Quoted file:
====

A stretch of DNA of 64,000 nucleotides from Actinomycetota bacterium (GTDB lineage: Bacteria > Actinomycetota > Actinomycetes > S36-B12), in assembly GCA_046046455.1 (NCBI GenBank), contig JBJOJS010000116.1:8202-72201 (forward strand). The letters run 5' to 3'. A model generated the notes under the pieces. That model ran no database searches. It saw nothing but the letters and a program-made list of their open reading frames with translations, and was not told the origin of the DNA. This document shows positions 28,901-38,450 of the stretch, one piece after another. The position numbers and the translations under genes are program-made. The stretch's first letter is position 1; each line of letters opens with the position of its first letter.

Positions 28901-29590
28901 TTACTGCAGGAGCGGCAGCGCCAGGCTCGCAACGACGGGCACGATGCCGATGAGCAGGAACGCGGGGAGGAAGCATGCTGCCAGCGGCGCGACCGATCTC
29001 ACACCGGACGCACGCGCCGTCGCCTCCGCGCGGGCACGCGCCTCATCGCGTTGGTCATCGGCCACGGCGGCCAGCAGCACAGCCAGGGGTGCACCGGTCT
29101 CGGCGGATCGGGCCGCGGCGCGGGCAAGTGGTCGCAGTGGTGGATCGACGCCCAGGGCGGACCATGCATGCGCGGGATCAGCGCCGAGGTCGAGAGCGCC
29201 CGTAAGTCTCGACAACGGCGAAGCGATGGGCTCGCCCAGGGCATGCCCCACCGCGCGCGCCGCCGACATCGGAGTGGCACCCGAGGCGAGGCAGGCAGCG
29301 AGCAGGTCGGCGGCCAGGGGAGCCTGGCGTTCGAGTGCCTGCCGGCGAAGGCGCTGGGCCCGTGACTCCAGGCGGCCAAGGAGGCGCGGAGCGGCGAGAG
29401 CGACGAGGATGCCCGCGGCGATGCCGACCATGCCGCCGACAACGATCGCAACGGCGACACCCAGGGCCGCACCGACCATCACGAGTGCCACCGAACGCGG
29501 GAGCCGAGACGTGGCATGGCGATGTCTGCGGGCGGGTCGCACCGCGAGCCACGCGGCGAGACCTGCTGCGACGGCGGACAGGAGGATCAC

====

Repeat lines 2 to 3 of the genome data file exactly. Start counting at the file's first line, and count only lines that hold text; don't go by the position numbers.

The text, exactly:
Positions 28901-29590
28901 TTACTGCAGGAGCGGCAGCGCCAGGCTCGCAACGACGGGCACGATGCCGATGAGCAGGAACGCGGGGAGGAAGCATGCTGCCAGCGGCGCGACCGATCTC